WFH means win-from-home for Singapore pentathlete Shermaine Tung
S'pore pentathlete clinches silver in virtual int'l meet
While the sporting world is on hiatus, national pentathlete Shermaine Tung found herself vying against Olympic-level athletes in a virtual international meet last week.
Competing from home, the 25-year-old won a silver medal last Thursday in the Junior-Senior category of Laser Home Run, where competitors went through four rounds of 20 jump squats, in between hitting targets with a laser pistol.
Tung finished her event in 1min 53secs, just one second behind champion Belarusian Iryna Prasiantsova and a second ahead of Ecuadorian Marcela Cuaspud, both experienced Olympics-bound modern pentathletes.
Organised by Union Internationale de Pentathlon Moderne (UIPM), this virtual version of the Laser Run, which normally consists of running and shooting for several rounds, was judged over Zoom and live-streamed on UIPM TV.
Tung told The New Paper: "I'm very happy because it was such a fun competition. Athletes need a goal to work towards, so this was a good way to fuel our competitive spirit again.
"I even had race jitters. After I found out the competitors who qualified for the finals, I started getting nervous, but I like that I was because it shows that it's a real competition.
"Overall, it was an exciting experience, especially with the home advantage."
The competition set many milestones for her. It was the first time she competed in the dead of the night at 11.25pm due to the time difference and it was also her first time competing from her front yard.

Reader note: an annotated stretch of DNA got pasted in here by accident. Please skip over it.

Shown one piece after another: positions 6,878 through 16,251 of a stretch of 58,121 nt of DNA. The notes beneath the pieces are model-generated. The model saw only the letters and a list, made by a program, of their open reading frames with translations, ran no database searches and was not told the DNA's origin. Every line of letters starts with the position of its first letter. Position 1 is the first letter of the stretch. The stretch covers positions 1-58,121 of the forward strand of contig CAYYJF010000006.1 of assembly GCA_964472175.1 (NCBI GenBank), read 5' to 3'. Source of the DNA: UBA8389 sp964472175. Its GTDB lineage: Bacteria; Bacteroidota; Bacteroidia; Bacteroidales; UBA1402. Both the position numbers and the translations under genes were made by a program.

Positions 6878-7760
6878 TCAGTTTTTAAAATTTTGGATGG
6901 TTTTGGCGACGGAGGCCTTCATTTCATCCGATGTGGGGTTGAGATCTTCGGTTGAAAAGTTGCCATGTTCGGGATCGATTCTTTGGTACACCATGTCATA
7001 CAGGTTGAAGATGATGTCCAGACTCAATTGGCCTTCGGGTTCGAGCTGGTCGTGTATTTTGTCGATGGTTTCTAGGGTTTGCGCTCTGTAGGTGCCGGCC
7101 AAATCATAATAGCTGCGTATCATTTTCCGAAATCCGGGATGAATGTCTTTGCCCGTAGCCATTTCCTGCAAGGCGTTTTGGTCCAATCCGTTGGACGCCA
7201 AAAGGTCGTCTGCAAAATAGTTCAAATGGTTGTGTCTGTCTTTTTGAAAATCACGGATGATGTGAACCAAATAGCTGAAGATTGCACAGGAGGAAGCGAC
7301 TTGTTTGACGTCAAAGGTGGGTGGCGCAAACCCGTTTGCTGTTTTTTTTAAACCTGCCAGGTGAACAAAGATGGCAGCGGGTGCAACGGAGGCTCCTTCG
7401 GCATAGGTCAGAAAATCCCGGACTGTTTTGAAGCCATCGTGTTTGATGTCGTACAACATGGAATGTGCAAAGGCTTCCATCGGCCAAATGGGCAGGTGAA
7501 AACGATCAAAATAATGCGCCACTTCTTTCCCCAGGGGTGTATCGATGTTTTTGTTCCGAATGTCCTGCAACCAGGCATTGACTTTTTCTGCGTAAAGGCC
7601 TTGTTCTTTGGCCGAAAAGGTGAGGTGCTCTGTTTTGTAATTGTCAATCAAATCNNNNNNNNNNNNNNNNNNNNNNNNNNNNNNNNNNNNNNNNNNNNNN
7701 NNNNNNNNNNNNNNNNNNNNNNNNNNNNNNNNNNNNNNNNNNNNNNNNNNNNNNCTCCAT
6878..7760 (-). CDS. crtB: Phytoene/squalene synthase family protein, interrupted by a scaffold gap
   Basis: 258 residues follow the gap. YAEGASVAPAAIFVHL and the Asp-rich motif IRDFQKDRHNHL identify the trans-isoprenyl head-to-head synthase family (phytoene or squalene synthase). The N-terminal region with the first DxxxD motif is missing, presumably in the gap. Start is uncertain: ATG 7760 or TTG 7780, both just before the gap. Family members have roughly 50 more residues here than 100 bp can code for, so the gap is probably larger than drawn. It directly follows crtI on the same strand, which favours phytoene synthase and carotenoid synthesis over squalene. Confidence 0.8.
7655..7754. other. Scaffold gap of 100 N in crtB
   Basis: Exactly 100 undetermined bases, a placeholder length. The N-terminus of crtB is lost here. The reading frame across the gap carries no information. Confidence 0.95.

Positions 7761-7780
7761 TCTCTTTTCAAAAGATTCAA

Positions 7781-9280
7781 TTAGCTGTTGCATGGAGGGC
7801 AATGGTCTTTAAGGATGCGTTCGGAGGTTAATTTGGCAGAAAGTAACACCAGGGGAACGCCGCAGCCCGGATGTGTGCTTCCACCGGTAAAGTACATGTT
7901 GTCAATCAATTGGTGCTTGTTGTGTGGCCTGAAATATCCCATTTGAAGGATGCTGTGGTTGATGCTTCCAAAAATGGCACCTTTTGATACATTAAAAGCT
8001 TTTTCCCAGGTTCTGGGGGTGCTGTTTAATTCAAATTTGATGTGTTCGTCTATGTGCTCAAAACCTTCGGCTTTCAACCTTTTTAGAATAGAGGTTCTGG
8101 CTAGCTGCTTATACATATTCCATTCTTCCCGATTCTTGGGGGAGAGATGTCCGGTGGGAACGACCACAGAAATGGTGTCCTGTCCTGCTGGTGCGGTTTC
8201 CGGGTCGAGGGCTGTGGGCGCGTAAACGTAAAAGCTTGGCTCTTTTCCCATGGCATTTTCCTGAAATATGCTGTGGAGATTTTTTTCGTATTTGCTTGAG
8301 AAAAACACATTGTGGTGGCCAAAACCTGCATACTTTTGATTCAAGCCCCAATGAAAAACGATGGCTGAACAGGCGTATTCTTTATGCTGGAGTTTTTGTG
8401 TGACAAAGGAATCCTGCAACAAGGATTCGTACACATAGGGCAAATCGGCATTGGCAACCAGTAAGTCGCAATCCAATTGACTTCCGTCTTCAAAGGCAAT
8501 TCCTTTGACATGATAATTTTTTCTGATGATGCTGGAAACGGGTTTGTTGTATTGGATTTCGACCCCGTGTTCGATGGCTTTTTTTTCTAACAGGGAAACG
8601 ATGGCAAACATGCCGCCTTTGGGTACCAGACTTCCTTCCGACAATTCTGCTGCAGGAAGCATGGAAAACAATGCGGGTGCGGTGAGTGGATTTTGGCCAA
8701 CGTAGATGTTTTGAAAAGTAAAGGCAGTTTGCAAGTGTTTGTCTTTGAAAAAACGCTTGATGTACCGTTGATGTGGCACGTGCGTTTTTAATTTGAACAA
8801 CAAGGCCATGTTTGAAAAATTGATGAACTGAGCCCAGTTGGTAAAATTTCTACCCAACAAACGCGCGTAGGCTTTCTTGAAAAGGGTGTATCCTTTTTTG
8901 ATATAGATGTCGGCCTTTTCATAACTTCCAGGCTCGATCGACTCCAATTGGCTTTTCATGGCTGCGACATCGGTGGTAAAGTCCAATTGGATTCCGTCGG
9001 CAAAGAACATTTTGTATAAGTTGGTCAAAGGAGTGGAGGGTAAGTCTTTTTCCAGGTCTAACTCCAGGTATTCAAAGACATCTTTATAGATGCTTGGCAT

"I've competed with jet lag but never at night. My mum was my main supporter and she sat with me to take pictures and videos while cheering, and also to ensure that my dogs didn't move to distract me," she said with a laugh.
Her two dogs, a brown Singapore Special called Simba and a white German Shepherd-Husky mix named Snow, sat quietly between Tung and the target to "provide moral support".
Tung, a bronze medallist at last year's SEA Games, had only three training sessions leading up to last Tuesday's heats, and two more before the finals, but managed to hit all 20 of her targets to win silver.
"I also had to (adapt) as the usual shooting distance of 10m was (halved)," said the Singapore Sports School alumna, who did a longer warm-up to get her body ready for the colder night temperatures.
She also had to get used to the lack of adrenaline rush at actual meets.
It was unlike her momentous bronze-medal finish at last year's Biathle/Triathle World Championship in the triathle (shoot-swim-run) event in Florida, where she could push herself to chase her rivals and better gauge her standing.
But, to her, the biggest benefit of competing from home was being able to control the set-up.
Tung was able to place the target at an angle she was comfortable with and draped cloths over her porch light to prevent them from hindering her vision.
Youth compatriot Ian Izree Hairul Nazwa, 16, who competed in the Under-19 category, agreed with Tung.
Said the first-year Republic Polytechnic student: "However, there were some technical difficulties. Wi-Fi could be slow and cause it to lag, so much so that some athletes could not hear the judges instructing them to start."
Due to logistics issues during this coronavirus circuit-breaker period, only five local athletes could take part.
Singapore Modern Pentathlon Association president Cassandra Choh said: "I expected 30 of them to join but most of them didn't have a laser pistol to train with nor compete… and I could not get to our association's storage facility to loan it to them.
"Not every athlete has the means to buy their own pistols and it cuts out a lot of people who don't have their own equipment."
A laser pistol set-up costs about S$1,500.
Nonetheless, Choh acknowledges that it is good to hold virtual competitions during this period.
She said: "It's an incredible initiative to keep the interest going and gives athletes around the world something to look forward to."